I used to troll away
Now I'm bitch-slapped every day
I wish you guys would log off and just go home now

But, isn't that the way Slashdot goes
But just forget my past
And mod this one comment if you can find it
So folks can read it and know that I'll climb to the cap
And overcome the slap
I've learned to read the polls
I only wish you guys couldn't see my trolls
'Til my thoughts have congealed
'Cause there's no court of appeals

Moderator, well, could you help mod up this post
Now it's scored so low that it's just infernal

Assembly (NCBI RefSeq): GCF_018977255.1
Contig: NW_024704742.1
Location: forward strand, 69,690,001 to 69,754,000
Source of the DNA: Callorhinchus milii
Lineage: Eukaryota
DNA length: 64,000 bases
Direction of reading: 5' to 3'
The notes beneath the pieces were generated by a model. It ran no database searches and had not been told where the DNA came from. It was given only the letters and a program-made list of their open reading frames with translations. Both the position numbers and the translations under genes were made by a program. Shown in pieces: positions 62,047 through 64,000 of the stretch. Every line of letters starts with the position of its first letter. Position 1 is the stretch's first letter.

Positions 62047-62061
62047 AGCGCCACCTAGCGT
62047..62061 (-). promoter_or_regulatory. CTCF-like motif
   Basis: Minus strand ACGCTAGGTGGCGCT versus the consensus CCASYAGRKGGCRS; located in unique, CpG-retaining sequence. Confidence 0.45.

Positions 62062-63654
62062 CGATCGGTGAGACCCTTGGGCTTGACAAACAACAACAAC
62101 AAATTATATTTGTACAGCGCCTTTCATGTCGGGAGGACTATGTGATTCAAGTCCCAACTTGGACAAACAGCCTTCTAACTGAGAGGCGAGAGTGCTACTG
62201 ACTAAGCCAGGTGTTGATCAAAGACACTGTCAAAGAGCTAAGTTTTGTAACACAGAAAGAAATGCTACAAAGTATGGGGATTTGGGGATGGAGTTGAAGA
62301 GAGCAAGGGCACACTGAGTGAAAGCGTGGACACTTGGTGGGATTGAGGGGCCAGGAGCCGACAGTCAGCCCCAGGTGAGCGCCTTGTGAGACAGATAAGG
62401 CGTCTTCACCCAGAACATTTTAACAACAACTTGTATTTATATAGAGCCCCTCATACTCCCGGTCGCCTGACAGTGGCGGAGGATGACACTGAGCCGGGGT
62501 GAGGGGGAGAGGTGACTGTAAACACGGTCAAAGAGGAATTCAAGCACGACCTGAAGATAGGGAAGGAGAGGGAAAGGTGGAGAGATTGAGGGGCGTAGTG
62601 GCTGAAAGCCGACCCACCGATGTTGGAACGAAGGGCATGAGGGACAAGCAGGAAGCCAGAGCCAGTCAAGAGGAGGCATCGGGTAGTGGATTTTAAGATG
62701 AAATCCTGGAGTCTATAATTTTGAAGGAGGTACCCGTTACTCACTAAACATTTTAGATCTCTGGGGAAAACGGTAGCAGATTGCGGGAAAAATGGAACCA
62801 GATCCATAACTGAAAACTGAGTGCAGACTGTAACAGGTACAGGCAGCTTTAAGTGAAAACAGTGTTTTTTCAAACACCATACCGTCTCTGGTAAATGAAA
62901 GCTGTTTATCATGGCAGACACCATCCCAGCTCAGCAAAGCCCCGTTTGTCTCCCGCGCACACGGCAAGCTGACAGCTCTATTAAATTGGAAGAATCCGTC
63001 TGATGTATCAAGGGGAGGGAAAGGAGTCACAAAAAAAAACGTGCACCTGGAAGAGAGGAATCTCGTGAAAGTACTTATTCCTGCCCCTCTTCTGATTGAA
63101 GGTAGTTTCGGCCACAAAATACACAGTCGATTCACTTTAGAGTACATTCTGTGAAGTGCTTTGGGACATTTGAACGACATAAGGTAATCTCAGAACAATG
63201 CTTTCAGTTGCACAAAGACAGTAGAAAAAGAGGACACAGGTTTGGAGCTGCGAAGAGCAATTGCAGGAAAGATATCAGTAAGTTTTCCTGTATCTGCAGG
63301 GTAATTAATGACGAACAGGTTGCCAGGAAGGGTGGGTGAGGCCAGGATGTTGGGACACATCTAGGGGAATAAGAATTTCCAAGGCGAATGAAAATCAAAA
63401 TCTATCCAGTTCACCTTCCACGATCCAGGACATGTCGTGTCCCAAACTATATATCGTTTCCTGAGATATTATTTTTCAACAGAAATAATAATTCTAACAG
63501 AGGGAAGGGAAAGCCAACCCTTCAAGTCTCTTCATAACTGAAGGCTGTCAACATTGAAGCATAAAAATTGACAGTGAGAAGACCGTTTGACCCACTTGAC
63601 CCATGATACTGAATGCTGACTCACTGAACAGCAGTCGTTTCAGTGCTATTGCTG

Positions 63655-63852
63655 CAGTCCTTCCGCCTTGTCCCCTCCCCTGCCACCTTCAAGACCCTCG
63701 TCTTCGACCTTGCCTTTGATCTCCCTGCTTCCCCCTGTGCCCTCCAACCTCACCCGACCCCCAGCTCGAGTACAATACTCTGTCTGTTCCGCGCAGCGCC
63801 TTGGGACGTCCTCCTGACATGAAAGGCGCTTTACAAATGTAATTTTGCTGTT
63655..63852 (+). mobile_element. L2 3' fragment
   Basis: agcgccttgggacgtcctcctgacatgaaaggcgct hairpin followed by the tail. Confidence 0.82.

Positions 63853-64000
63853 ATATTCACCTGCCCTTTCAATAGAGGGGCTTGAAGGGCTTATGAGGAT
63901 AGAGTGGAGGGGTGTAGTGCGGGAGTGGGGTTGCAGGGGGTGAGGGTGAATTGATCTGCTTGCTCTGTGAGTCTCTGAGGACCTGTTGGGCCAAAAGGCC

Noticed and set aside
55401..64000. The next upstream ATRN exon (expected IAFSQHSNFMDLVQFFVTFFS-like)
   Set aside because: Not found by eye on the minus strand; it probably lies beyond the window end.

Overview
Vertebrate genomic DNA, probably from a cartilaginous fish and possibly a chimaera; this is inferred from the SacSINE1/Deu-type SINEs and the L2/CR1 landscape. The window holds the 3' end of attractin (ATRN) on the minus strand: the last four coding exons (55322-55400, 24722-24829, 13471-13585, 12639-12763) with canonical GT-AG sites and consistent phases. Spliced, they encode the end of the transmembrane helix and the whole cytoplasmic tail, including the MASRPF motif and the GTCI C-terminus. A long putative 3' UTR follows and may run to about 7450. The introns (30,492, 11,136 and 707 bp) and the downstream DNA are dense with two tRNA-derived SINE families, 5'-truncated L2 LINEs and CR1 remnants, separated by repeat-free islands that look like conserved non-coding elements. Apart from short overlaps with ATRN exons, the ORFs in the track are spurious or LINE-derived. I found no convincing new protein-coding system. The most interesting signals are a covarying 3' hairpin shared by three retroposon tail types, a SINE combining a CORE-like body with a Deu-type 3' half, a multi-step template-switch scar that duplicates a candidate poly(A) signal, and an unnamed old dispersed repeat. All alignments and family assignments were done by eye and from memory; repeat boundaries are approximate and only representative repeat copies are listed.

There's something on my screen
You know I never think to clean
I might as well be posting this in my journal

No, no, no, no, there's no court of appeals

Moderator, let's just forget about this post
There's no one out there who really wanted to read it
Crawl back in your pod
You guys should really just thank God
I can't meta-mod

User Journal

Journal Journal: My Comment History

My First 67 Comments on Slashdot

Journal Journal: Pentagon Seeking Out New Tech, New Weapons has a story about the Pentagon's push for new advances in high-tech weaponry and battlefield technology for the War on Terror. Items on their shopping list include MAV's (micro aerial vehicles), retrofittable stealth nanotechnology in development at Clemson, Georgia Tech's "Bio-Gel" wound sealer, and smart clothing that can monitor your health and even change color to improve camouflage effects.
The Almighty Buck